Think about this family’s life and offer to do something specific – go to the grocery, do laundry, sit with the baby so momma can shower, or mow the lawn. Texts that say “Let me know what I can do” are well-intentioned, but saying “I’m at the grocery store, what I can I get you?” is more practical.

3. Provide Care for Other Children

With adoption and foster care come many appointments (meetings with social workers, pediatrician checkups, visitation with bio family, court hearings, etc.) the family doesn’t have much control over. If you know a family who is fostering a little one, offer to help with any older kids in the home. If you know a mom who adopted a newborn, volunteer to help transport older kids to school. Moms with older adopted children may need help with younger children also in the home.

4. Be on Call to Get Supplies

Adoptive and foster situations can happen with little time to spare. If you know someone who suddenly has a new child in the home, offer to run to Walmart to get diapers, formula, clothes, activities, or whatever else that child may need – and bring chocolate!

5. Understand You May Not Understand

Even if you weren’t called to adopt, your friend was. Be a listening ear and be there for whatever practical support is necessary, but don’t judge the way she’s bonding with a child. Your friend may not be able to share details of the child’s biological family out of respect to the birth mom or because there are harsh details not suitable for young ears.

If you do some of these things I shared – or other things that make sense for the people in your life – then you’re serving orphans because your friends need you while they’re in the trenches of giving orphans families. And my guess is you’ll get a whole new perspective that draws you nearer to God, the One who builds our families and our faith.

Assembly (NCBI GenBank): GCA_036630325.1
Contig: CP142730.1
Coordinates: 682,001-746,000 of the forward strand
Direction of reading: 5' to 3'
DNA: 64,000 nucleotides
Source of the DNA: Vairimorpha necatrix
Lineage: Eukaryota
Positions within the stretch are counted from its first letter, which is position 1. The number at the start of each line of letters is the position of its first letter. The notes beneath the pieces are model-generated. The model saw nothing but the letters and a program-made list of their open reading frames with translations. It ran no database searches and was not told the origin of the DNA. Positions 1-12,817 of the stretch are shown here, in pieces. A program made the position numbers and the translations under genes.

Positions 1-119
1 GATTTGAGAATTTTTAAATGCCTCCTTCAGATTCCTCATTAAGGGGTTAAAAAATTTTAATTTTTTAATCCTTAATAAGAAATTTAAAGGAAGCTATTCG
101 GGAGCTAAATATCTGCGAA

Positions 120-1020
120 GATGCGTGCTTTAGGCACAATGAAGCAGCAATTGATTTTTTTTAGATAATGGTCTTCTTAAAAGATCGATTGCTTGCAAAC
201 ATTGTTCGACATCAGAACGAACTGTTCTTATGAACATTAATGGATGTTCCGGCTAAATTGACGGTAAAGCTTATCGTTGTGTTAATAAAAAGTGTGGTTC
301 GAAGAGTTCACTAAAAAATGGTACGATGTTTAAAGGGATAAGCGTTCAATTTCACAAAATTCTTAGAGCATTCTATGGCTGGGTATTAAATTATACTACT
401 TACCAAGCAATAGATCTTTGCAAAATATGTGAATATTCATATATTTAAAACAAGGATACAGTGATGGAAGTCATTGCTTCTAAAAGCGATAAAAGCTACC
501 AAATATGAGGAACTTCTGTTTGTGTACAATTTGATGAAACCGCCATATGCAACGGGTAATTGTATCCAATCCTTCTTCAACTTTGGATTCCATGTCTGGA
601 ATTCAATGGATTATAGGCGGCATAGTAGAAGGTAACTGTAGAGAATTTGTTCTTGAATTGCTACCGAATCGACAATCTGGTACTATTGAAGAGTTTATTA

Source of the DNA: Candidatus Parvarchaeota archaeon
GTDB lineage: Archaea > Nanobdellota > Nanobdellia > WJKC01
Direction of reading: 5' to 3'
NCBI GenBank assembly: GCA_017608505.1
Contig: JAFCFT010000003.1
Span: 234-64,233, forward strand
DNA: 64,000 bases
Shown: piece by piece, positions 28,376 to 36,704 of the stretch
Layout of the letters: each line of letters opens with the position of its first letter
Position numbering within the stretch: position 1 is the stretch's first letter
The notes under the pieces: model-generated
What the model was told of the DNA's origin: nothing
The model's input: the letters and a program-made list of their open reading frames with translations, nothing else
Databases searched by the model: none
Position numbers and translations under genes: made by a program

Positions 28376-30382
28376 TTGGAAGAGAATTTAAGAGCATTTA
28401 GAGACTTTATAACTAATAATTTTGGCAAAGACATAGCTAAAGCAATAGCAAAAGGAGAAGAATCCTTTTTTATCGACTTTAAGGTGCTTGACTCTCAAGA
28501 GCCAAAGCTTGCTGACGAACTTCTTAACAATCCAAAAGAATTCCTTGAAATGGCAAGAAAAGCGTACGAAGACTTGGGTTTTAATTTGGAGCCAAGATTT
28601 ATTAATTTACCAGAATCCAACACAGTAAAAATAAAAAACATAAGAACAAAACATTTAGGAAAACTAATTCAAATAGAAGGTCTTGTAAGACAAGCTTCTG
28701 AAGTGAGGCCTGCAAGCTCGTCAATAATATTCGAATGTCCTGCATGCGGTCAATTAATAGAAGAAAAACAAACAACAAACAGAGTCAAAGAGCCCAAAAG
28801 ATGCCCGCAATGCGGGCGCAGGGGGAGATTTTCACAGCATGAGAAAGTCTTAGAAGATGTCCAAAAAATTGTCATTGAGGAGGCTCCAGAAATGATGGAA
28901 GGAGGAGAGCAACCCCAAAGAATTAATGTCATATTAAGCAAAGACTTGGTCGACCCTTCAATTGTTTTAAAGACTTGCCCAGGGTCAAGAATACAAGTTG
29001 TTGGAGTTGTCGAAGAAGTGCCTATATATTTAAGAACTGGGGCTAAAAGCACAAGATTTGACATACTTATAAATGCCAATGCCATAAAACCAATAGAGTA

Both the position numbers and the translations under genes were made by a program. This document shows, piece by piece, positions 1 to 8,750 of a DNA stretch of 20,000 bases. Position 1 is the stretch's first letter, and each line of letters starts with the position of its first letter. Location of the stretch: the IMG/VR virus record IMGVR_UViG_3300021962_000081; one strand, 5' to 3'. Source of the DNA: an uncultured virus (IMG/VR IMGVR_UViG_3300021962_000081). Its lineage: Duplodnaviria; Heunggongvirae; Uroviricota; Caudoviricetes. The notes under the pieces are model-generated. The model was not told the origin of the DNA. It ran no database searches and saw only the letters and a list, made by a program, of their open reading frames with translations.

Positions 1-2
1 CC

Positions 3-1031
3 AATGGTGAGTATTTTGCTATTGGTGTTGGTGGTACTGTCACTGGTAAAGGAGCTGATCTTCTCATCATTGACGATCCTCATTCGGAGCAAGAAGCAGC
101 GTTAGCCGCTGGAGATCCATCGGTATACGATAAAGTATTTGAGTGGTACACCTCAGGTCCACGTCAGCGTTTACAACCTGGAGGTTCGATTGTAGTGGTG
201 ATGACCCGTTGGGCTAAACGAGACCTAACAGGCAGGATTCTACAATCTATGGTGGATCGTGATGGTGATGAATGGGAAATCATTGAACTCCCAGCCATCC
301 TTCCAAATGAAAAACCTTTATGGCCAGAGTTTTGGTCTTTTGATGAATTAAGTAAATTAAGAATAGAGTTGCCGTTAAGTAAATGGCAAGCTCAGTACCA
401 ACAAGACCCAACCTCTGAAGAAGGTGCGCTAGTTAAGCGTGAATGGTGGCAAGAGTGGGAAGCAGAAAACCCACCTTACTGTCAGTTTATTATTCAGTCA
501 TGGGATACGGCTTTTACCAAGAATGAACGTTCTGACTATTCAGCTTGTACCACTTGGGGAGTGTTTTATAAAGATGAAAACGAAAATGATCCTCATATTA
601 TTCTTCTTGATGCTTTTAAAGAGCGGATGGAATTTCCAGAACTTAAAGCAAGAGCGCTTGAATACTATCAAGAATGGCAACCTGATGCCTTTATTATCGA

Kristin Hill Taylor

About Kristin Hill Taylor

Kristin Hill Taylor believes in seeking God as the author of every story and loves swapping these stories with friends on her porch.

She lives in Murray, Kentucky, with her husband and three kids and shares stories at kristinhilltaylor.com. She recently published Peace in the Process: How Adoption Built My Faith & My Family.

About Peace in the Process

Peace in the Process: How Adoption Built My Faith & My Family is the story of God’s faithfulness through a season of infertility, three adoption processes, and the days since. Through it all, Kristin Hill Taylor learned God hears the desires of our hearts, wants us to live in community, and uses all of our circumstances for our good and His glory.

This second edition (2017) of Peace in the Process includes contributions from other adoptive moms, the Taylor children’s birth moms, and resources for families who want to grow through adoption and the people who support them.

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Ashleigh Slater is the author of the books, Braving Sorrow Together: The Transformative Power of Faith and Community When Life is Hard and Team Us: The Unifying Power of Grace, Commitment, and Cooperation in Marriage. She loves to combine the power of a good story with practical application to encourage and inspire readers.